As much as we would all like to own our own homes, it’s hard to get on the property ladder. There has been a huge increase in the number of people living in rented accommodation due to soaring house prices and difficulties getting mortgages.
So, here’s a quick guide on how to make renting a property go as smoothly as possible.
Before You Move In
- Read and re-read your tenancy agreement. This has all the details about who is responsible for what. For example, if you or your landlord is responsible for keeping the garden maintained, or if any utilities are included. Landlords are usually responsible for repairs, including issues with appliances, plumbing, the roof, walls, windows and drains. It’s important you read the tenancy agreement carefully and flag up anything you’re not sure about.
- Set a rent date that suits your financial situation. You don’t want to end up paying your rent on the day before pay day.
- Make sure that the landlord has all the relevant safety certificates, especially for gas appliances. A yearly gas certificate has to be issued by an official Gas Safe registered engineer for any gas appliances such as boilers and hobs.
- Landlords that live abroad should appoint a letting agent to manage the property and deal with such issues as repairs whilst the landlord is out of the country. Check that this is the case as, if not, it can lead to problems and delays in getting essential issues such as repairs completed.
- Make sure to check on who is holding your deposit. By law, all tenancy deposits must be held in an official protection scheme rather than the landlord’s own bank account. Make sure that this is the case and keep hold of any documentation.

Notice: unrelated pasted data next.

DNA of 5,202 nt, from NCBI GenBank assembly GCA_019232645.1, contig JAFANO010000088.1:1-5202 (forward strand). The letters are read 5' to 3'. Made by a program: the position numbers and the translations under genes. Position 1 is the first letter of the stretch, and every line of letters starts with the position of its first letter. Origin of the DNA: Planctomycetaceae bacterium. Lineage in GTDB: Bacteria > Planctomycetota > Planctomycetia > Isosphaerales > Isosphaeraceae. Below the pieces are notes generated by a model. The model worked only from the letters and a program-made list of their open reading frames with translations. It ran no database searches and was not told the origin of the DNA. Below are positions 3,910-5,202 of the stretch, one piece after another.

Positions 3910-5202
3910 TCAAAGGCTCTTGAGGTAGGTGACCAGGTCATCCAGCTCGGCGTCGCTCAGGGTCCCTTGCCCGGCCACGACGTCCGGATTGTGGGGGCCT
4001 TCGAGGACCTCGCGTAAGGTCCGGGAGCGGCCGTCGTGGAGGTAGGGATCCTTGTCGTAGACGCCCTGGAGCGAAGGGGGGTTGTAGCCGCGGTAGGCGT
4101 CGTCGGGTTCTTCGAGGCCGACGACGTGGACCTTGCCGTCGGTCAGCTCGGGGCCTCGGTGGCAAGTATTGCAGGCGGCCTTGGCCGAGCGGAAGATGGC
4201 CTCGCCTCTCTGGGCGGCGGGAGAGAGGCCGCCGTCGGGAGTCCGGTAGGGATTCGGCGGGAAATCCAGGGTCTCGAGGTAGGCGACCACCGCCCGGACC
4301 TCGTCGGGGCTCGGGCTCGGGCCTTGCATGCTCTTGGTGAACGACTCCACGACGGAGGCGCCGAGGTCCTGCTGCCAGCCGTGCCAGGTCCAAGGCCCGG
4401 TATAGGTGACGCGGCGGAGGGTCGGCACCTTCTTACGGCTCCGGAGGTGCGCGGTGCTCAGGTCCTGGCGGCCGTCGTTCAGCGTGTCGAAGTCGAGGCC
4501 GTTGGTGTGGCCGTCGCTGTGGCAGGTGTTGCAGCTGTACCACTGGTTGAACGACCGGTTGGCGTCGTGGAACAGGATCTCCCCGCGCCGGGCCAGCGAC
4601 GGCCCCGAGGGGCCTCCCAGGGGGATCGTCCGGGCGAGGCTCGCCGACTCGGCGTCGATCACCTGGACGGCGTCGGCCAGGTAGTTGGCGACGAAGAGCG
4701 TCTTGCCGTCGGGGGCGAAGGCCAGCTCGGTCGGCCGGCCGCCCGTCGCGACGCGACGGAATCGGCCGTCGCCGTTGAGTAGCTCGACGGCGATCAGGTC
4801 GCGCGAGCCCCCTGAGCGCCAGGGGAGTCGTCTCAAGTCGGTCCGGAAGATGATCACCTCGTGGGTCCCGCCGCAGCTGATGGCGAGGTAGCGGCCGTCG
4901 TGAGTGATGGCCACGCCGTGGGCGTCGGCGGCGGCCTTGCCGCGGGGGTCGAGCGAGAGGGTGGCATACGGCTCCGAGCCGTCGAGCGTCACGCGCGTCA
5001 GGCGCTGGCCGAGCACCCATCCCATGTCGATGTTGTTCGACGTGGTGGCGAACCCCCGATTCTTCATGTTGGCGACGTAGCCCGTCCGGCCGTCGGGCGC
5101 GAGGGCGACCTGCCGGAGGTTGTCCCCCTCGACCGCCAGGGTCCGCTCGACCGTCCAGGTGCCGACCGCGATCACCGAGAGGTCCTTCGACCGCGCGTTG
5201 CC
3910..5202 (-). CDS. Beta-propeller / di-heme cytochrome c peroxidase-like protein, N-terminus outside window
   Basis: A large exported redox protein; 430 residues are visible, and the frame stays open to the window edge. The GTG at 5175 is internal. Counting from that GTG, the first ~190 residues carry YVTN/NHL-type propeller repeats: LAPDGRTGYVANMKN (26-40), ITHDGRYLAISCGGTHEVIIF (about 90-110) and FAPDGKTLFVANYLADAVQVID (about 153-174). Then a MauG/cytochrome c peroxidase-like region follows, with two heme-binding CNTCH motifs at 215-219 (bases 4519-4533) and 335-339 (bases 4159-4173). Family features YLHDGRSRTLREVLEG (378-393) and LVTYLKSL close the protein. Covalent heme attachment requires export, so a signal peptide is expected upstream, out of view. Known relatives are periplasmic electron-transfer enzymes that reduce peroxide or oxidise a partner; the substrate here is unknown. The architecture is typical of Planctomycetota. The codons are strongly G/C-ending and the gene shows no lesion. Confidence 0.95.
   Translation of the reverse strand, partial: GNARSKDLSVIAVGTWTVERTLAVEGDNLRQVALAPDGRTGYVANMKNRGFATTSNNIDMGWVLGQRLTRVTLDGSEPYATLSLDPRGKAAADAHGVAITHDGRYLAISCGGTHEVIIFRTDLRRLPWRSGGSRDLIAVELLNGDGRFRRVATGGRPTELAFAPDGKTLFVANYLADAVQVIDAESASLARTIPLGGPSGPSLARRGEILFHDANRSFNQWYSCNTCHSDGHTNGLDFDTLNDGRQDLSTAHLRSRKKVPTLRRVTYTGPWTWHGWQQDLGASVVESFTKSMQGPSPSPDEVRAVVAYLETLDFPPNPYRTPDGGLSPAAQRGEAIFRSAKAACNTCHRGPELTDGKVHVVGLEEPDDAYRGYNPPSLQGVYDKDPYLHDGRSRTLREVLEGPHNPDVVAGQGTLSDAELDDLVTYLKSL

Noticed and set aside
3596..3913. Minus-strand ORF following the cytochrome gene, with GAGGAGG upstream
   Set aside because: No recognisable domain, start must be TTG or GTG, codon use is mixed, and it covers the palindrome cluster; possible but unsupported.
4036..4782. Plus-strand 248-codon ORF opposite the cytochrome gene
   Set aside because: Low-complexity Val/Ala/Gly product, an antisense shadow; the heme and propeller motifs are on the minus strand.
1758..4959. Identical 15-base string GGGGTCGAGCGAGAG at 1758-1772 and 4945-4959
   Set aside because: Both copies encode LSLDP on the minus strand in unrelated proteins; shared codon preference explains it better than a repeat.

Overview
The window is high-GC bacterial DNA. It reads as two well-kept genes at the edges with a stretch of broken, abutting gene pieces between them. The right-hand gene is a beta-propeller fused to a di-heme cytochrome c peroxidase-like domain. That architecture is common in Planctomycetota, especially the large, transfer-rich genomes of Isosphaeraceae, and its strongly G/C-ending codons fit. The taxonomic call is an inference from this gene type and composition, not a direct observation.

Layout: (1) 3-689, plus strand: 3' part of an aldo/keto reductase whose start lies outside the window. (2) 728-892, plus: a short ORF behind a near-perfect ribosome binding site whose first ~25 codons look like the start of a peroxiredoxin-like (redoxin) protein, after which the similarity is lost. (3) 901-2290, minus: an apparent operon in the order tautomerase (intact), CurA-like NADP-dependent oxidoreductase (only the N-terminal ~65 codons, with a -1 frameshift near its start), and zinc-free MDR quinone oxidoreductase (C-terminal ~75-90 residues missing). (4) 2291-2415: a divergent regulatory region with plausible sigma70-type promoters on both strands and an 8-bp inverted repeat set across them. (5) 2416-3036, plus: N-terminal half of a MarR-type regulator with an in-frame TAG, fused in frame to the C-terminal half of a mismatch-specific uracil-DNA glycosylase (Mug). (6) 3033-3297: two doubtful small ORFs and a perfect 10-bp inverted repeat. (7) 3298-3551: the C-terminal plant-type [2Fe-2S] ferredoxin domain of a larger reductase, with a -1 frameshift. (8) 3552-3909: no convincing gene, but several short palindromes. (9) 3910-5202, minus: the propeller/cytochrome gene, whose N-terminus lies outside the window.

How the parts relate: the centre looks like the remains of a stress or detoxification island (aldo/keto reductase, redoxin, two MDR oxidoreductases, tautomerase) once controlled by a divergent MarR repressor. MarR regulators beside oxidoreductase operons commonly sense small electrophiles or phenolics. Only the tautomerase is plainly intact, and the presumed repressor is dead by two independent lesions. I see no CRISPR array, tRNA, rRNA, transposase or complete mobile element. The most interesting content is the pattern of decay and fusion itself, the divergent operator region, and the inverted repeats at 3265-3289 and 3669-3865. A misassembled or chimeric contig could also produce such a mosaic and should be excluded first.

Agreeing to a Contract
If you don’t know how long you want to stay in a property, you can opt to only sign up to a 6-month contract.
Most short term residential lettings tend to be entered into on the basis of what is known as an “assured shorthold tenancy” (AST) and ASTs do give tenants some protection. Some agents allow rolling monthly contracts after a certain amount of time. If you want security of a longer contract but the flexibility to leave when you want, you may wish for a ’break clause’ to be added to the contract.
A break clause can allow the landlord, tenant or both parties to end the contract early, but they can be subject to onerous conditions and you need to be careful.
You must carefully check what your tenancy agreement says about rent increases. Landlords can usually only increase the rent once the fixed term has finished. If the new rent is too much you can always try to negotiate a lower rent or suggest an increase in stages.
It costs landlords to have empty properties and to find new tenants so you may find that they are open to negotiation. You must also bear in mind your long term plans and rents in the local market.
Your landlord is not allowed to just walk into the property, no matter what. They may own the property but it’s your space for the period of your letting and you are entitled to privacy.
A landlord usually has to give you at least 24 hours’ notice to enter the property and get your permission before entering, except in case of emergency.
When you decide to leave your rented accommodation you must leave it in the state it was in when you arrived. Clean the house, take meter readings, return all keys and leave a forwarding address. Your landlord can dispose of any possessions left in the house within a reasonable time after you have vacated the property so make sure you take everything!
Depending upon the terms of your tenancy agreement, special rules apply in relation to the return of your deposit. You have to make the first move to get it back; don’t assume it will be returned automatically
Landlord disputes can quickly escalate, so if you’re having problems with your landlord, seek legal advice quickly to make sure you are aware of your rights.
Slater and Gordon Property lawyers have many years’ experience in dealing with residential tenancy issues. Call us on freephone 0800 223 0760 or contact us online and we will call you.